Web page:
Assign the destination that we’ve created in the preparation step.

Invoke our OData service.

Note that we haven’t implemented the QUERY, so we have to directly invoke a URL for READ of a single entry:

Example for a READ URL for our OData service:

https://localhost:8083/gateway/odata/SAP/<your_service_name>;v=1/Customers(‘2245RS’)

The result is

Links

The prerequisite tutorial that does the same like this blog, but for XML format:

http://scn.sap.com/community/developer-center/mobility-platform/blog/2015/03/06/integration-gateway-understanding-rest-data-source-7-read–xml

Introduction in REST data source part 3: Understanding the return structure in xml

http://scn.sap.com/community/developer-center/mobility-platform/blog/2015/02/12/integration-gateway-understanding-rest-data-source-3-query–xml-standard

Preparing Eclipse for Groovy scripting:

http://scn.sap.com/docs/DOC-61719

Introduction in REST datasource part 1: Understanding the return structure in xml

http://scn.sap.com/community/developer-center/mobility-platform/blog/2015/02/10/understanding-rest-data-source-in-integration-gateway-1-query-very-simplified

Introduction in REST data source part 2: Understanding the return structure in json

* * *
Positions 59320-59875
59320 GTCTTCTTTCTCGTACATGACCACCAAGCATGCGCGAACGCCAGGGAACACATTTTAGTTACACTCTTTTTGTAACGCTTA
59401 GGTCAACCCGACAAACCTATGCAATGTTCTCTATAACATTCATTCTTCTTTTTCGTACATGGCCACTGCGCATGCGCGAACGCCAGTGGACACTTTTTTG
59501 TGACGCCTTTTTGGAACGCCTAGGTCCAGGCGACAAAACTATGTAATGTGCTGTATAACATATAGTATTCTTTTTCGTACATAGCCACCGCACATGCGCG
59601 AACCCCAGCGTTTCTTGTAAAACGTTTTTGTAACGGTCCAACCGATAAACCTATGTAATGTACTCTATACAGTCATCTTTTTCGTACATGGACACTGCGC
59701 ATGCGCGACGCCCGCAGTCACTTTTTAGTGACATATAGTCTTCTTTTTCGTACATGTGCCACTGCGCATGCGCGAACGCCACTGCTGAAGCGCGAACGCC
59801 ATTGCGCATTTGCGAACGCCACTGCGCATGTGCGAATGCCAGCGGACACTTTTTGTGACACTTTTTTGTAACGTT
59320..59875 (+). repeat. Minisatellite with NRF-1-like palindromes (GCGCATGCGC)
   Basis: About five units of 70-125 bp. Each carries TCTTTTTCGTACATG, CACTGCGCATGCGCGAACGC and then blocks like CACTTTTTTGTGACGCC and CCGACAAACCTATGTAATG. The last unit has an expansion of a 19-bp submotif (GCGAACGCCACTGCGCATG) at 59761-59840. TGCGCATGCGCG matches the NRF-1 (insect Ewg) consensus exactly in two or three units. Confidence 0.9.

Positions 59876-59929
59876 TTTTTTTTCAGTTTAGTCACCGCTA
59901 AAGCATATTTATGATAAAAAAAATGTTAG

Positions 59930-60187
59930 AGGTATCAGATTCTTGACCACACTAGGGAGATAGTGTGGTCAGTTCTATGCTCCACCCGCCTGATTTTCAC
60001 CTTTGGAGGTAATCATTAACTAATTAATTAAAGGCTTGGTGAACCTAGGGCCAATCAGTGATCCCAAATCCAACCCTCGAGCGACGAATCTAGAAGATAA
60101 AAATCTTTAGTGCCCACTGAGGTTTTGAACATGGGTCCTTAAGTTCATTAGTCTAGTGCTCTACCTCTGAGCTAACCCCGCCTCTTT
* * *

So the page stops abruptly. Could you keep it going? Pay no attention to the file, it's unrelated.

http://scn.sap.com/community/developer-center/mobility-platform/blog/2015/02/11/integration-gateway-understanding-rest-data-source-2-query–json-very-simplified

Installing SMP Toolkit:

http://scn.sap.com/community/developer-center/mobility-platform/blog/2014/08/22/how-to-install-sap-mobile-platform-tools-for-integration-gateway-in-eclipse-kepler

Tutorial for OData provisioning in SMP:

http://scn.sap.com/community/developer-center/mobility-platform/blog/2014/06/10/creating-an-odata-service-based-on-sap-gateway-soap-jdbc-and-jpa-data-sources-ba

The official documentation

http://help.sap.com/smp306svr/#section6

Data Integration

http://help.sap.com/saphelp_smp306svr/helpdata/en/7c/20051470061014a27cf7962ebae5f8/frameset.htm